The base of the shoe should have minimal movement to it when gently twisted from side to side. This provides stability for differing types of terrain, and protects our feet from overworking on uneven ground.
The front of the shoe should have a slight rocker to it. When placed on a flat surface, you can press one finger on the tip of the shoe, and it “rocks” forward. This helps guide our foot forward, and promotes a gait pattern that sends us off our big toe to propel.
When these features are present, you have a great starting point for performance and comfort, with minimal pain.
One of my favourite tips for runners is to suggest owning two pairs of the same shoe. I know that this isn’t always in the budget, but I suggest this because there is so much biomechanical research that goes in to a higher end running shoe.
The way cushioning in a shoe rebounds after a long run, differs on the type of cushioning it contains, whether it is gel, or foam, but what remains the same is that a shoe takes about 24 hours between wears to fully regenerate its cushioning.
If you think about it, a nurse who wears a shoe for a 12 hour shift, then goes home and sleeps for 8, and heads back into work for another 12 hour shift, only has let their shoe “plump” back up for 8 or so hours.
The next day the shoe is worn, they have only 50% cushioning back, so they aren't performing at their full potential! Now imagine a runner who has pounded on a shoe for 10-15 kms every day for a week, the same principle applies. Alternating shoes each day will help with that feeling of cushioning and give a little extra “spring” in our steps, and help them last longer.
You can always cross those fingers for a good BOGO sale!
Courtney’s Tip: Stay Strong in Addition to Running
Staying strong, especially through your lower limbs will help prevent injury and prevent pain. An easy way to do this would be to swap a run day for a strength day. This would be a Win-Win really as you will take a break from repetitive stress of running and also build up some muscles which will help you in the next run. The additional strength will help protect your joints from the repetitive forces as the muscles will be able to take some of the brunt of the loads. For more specialized exercises, your physiotherapist can do an assessment to find which muscles are weak and vulnerable, and design a program that would be helpful for you.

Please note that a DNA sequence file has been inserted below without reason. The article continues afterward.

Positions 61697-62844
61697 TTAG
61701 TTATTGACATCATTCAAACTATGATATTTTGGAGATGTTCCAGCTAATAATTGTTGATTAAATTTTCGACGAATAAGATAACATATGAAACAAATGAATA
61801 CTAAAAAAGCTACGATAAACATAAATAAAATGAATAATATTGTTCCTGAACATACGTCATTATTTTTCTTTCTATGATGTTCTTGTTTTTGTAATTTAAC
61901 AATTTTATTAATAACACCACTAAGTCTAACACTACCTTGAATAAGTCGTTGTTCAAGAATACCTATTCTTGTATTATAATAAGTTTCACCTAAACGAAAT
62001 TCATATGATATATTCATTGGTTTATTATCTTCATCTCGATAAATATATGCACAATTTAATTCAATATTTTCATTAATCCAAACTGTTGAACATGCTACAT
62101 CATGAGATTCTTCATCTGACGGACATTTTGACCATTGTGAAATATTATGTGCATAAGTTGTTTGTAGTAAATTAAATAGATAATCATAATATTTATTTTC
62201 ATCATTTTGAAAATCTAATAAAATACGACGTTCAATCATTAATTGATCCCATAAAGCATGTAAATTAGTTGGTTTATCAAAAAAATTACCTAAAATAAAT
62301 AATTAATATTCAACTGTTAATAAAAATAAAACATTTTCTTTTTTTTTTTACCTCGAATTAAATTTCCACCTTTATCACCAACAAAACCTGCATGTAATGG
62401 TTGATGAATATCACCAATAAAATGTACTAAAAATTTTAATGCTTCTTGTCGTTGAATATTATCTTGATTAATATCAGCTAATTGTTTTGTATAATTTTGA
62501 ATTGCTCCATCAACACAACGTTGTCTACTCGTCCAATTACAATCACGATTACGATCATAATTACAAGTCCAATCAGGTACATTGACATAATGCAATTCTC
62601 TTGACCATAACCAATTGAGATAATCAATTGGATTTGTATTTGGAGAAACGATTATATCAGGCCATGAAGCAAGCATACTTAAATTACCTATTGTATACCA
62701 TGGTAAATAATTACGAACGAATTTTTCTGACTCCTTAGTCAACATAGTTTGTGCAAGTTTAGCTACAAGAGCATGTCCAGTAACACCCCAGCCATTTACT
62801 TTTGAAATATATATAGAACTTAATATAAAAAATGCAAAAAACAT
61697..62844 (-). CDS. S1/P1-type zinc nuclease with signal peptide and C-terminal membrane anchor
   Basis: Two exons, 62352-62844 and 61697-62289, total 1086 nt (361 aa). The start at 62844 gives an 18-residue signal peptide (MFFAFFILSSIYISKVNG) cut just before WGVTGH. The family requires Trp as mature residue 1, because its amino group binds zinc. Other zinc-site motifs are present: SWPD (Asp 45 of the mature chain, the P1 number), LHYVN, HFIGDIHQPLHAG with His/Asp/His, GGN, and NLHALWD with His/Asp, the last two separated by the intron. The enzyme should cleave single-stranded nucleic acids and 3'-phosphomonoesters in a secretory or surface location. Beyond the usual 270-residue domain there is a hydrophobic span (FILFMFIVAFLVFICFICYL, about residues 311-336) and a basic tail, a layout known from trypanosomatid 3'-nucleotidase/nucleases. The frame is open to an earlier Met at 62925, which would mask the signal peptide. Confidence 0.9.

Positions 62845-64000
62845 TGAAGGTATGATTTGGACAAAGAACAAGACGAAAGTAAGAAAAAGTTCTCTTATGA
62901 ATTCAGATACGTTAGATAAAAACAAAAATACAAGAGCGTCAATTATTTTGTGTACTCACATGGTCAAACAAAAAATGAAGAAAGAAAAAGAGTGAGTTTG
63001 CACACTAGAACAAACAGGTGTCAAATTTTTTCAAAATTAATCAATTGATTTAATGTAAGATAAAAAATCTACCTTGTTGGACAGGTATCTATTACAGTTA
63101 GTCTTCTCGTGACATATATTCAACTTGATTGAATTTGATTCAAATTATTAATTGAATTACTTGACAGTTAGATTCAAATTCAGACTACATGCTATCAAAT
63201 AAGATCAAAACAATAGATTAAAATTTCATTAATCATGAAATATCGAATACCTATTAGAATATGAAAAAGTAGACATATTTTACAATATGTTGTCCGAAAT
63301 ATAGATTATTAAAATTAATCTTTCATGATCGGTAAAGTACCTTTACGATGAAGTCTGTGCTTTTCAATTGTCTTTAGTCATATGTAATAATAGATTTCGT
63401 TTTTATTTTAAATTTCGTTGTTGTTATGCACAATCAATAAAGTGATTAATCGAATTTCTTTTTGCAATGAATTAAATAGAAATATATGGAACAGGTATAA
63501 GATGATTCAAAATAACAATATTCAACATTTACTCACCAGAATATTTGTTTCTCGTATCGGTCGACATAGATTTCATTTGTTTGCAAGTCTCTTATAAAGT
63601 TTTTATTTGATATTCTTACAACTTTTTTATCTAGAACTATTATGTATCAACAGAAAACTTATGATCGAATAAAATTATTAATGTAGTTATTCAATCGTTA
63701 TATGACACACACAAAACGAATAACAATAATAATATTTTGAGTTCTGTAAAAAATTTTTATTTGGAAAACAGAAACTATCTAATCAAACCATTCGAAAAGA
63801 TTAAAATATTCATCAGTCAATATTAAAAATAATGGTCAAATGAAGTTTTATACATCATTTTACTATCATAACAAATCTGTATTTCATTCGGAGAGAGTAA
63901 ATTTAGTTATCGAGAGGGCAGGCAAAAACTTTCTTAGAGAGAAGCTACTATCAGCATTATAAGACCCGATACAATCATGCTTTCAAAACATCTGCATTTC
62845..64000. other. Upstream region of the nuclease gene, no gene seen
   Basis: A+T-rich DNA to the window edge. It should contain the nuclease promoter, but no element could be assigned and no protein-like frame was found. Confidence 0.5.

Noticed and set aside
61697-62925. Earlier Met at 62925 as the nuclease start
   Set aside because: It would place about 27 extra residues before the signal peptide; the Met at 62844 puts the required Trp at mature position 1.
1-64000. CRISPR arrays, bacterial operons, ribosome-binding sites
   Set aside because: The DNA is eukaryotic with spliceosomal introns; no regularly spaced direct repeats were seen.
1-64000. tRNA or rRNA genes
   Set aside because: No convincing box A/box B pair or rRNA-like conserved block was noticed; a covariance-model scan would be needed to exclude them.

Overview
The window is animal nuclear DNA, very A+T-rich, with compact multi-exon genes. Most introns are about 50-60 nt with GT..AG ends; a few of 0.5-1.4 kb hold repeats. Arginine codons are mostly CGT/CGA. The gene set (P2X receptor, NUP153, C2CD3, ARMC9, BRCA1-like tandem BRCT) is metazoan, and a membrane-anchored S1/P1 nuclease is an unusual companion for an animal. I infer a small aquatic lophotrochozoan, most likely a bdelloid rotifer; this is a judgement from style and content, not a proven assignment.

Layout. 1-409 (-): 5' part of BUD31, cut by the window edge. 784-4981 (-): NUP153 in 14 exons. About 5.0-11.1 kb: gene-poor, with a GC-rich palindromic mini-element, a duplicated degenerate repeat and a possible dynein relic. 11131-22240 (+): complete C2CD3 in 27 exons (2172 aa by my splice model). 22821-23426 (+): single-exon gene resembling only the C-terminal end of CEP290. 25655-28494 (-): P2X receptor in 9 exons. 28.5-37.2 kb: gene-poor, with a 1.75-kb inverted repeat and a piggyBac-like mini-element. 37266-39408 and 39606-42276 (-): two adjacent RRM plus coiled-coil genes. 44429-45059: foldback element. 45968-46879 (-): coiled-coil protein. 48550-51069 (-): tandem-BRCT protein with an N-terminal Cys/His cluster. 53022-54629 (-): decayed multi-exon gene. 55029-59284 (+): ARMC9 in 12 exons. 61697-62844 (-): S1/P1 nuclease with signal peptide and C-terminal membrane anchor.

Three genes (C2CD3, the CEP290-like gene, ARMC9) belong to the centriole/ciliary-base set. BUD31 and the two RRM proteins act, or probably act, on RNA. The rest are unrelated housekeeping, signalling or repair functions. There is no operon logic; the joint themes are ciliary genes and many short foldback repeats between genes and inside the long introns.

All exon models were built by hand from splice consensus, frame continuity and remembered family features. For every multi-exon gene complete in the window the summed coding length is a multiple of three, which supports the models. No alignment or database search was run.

Erin’s Tip: Seek Help When Needed
I often see runners after they have tried to fix some of their pain on their own, or have previously consulted a physiotherapist, but haven't had lasting results. First they replace their shoes, then they switch up their run. When it comes to pain in the lower part of your leg or specifically in your foot, it’s a good idea to get a biomechanical assessment done on your gait and ranges of motion to see if there are any mechanical abnormalities.
When I do these assessments I can see where your limitations are, and where you are compensating. I can see if your calves are tight, if your shoes need replacing, or if you need to be switched to a different model or brand of footwear that address different areas of support. Sometimes, Custom Made Orthotics are necessary to correct an issue with your structures themselves, so your compensations don’t become a habit and cause compounding issues.
Courtney and Erin both have loads of knowledge that can be helpful on this topic! For more information, feel free to comment or reach out to us!